Armchair Peregrinations

March 29, 2001

It's a windy, heavily-overcast, rain-squally type of day. I am looking out the window as I type, watching the branches of the oak tree bend back and forth and enjoying the sound of the wind in the trees. it's a sound I never tire of. Endlessly reassuring and peaceful.

Yesterday, walking through the campus at the college, I marveled at the azaleas in peak flower everywhere. For just a few days the pink, white and red blooms reach a state of perfection, and each year at this time I stop at the same places to look closely at some of those blooms. Each time I do, I gain a clearer idea of what true perfection is. I can't imagine how anything can be quite so perfect or beautiful. Of course, I'm sure I said something very similar years ago in Seattle, when in spring, the rhododendrums put forth a disaplay that was just as incomparably beautiful.

But that was in the Pacific Northwest. Here in the Southeast, and especially along the coastal plain, we have azaleas. If I drive north about 4 hours to the Blue Ridge Mountains, I can also see rhododendrums, and in May they will be in bloom. They remind me of azaleas, but they are different in their own special way.

When I was a teenager living in New Orleans, I remember going out in our backyard each spring and looking at the zaaleas. We had huge bushes, 8-9 feet tall, that dominated the entire rear third of the yard. When fully in bloom, those bushes were a sight to behold. Azaleas remind me as much of New Orleans and Louisiana as they do South Carolina.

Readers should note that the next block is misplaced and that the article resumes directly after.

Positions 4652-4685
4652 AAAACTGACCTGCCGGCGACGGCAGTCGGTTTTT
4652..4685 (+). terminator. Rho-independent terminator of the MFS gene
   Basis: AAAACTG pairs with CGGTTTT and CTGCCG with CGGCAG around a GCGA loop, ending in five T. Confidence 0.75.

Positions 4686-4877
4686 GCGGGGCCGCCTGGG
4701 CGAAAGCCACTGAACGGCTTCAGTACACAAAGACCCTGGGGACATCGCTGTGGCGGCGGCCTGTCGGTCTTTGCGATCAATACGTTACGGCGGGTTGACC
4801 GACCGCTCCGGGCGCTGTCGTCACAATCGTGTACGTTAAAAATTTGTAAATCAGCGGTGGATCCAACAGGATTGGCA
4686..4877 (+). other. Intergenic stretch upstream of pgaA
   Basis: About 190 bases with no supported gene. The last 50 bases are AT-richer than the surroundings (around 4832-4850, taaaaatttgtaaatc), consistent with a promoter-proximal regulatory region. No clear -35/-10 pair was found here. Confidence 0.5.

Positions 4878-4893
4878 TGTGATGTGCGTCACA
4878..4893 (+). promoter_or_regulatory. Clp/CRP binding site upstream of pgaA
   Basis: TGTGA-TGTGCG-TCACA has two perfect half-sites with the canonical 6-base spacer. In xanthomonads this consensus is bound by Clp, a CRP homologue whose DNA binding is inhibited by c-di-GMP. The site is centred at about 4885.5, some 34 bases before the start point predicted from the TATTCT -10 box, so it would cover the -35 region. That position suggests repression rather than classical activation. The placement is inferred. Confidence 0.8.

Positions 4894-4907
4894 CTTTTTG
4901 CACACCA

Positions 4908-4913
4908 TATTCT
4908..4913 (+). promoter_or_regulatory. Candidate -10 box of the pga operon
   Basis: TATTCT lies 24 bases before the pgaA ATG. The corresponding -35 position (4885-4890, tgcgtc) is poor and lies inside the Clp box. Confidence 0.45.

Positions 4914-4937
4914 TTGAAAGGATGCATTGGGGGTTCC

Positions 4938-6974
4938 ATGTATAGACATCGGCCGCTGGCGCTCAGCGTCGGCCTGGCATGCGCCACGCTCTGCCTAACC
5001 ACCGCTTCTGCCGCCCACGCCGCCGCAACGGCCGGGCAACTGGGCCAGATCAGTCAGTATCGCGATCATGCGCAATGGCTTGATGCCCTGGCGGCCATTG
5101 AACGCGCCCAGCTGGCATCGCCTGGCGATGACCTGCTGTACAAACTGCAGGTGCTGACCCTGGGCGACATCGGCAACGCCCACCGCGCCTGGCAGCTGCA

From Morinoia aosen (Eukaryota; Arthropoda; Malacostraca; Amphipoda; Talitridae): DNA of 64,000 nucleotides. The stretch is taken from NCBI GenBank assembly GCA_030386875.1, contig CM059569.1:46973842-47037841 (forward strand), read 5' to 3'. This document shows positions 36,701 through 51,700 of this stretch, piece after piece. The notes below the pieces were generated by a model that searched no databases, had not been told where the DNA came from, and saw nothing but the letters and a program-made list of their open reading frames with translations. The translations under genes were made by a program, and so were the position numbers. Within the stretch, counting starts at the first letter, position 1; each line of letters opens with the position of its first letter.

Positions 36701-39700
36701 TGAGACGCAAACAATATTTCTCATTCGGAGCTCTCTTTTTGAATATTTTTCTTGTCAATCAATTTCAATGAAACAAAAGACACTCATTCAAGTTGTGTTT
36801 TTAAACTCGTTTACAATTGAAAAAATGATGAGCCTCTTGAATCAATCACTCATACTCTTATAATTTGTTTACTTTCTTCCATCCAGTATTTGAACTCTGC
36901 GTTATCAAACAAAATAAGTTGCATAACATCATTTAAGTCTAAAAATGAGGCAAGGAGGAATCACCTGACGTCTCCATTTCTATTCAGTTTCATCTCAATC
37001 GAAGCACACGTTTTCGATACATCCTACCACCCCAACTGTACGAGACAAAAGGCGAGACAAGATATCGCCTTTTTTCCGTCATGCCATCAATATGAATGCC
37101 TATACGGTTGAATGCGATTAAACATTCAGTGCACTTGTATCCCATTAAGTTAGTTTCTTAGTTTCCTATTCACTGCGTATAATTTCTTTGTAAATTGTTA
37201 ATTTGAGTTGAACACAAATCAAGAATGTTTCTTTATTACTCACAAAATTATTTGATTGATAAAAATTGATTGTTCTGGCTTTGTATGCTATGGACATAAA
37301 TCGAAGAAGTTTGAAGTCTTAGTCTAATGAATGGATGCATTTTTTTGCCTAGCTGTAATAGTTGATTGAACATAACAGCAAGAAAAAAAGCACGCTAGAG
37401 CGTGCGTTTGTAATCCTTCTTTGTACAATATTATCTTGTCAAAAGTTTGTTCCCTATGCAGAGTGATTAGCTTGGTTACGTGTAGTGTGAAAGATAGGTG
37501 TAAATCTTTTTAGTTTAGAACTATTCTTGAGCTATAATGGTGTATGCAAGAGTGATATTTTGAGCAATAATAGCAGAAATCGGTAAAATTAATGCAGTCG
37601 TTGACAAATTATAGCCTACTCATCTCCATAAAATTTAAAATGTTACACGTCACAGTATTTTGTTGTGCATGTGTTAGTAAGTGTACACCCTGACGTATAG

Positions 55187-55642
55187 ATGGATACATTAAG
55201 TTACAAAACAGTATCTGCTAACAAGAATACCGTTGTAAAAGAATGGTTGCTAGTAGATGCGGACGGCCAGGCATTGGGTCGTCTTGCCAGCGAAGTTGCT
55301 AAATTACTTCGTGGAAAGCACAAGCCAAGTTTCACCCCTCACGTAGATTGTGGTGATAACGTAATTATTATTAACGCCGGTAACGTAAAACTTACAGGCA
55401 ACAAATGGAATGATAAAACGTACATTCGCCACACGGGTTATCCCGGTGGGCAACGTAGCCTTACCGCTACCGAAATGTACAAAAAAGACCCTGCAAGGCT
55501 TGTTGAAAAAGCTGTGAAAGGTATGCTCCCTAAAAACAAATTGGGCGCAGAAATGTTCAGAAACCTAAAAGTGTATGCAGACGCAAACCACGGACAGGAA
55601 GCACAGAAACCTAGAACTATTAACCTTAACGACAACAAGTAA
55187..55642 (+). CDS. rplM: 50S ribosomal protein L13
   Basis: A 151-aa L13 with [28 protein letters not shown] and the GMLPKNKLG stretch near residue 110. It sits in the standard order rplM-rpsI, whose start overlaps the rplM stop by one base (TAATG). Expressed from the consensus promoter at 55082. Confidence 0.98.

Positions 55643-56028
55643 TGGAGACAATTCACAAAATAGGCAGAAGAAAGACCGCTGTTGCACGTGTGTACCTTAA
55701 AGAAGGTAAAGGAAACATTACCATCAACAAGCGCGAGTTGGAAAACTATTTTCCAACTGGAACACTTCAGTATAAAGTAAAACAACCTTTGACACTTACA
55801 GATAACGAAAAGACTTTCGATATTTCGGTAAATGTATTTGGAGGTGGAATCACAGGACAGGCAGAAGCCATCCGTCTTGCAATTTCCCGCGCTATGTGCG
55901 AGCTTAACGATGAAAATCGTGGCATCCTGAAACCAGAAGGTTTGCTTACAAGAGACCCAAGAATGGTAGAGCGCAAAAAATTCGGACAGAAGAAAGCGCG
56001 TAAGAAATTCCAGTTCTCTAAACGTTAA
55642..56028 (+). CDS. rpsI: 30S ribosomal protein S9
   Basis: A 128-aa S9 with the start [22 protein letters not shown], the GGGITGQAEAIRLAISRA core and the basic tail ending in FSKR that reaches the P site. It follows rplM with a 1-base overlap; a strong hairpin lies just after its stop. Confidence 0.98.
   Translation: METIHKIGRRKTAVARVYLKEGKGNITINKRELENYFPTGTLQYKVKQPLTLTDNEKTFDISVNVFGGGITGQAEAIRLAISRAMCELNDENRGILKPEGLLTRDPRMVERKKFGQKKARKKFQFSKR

Finally, I end this tribute to this humble shrub that becomes such an exquistite creation each spring with this tidbit. At the entrance to the parking garage I use each day, there is a lone azalea bush, of a varity that is common, but whose flowers are smaller and rounder than the more familiar varieties.

The first few years parking there, I would savor looking at those flowers because they seemed such a refreshing and unusual shade of pink. I wish I knew the name of the variety.

Anyway, each year it greeted us in its finery as we entered to park and walk the short distance to work. But last year, during the worst drought we have had in a long time, the bush shriveled and almost died from lack of watering by city maintenance crews. They just forgot about this one plant. Later that summer, they trimmed it back almost to the ground, but I thought surely it was dead.

This year, however, it has grown tremendously, and it is in full bloom, not like in years past, but there to celebrate its new birth with us. For those who take the time to notice, that is. I am so happy to see it each day this week.

The rains have returned also, and the ground is wetand saturated. I don't know, but the weather seems to be returning to a more normal state. I just hope we get more rain. It is wonderful to see it, hear it, and feel its mist in my face.

March 26, 2001

Escaped to my nature sanctuary this past Saturday afternoon, the place I most often go now when I need to see water and woods and birds and just get away from everything. It is such a differentworld from the ocean in the opposite direction from where I live. I need both places.

It is an hour's drive to the ACE Basin. I have to make a day trip out of it, almost. Caw Caw is only 25 minutes away and a world apart from Charleston. One really feels far away from the city. I walked the entire boardwalk trail through Caw Caw Swamp and then looped around the former rice fields which were flooded and higher than I have ever seen them. The four inches of rain we had earlier in the week probably accounts for these levels. The stream I listen to was wide and quiet and silent coursing through the woods in back of the levee, but I sat awhile in my favorite place and enjoyed a steady wind off the water and the good, fresh smell of that air. It felt good to be out there. I was relaxed and in a better frame of mind when I left.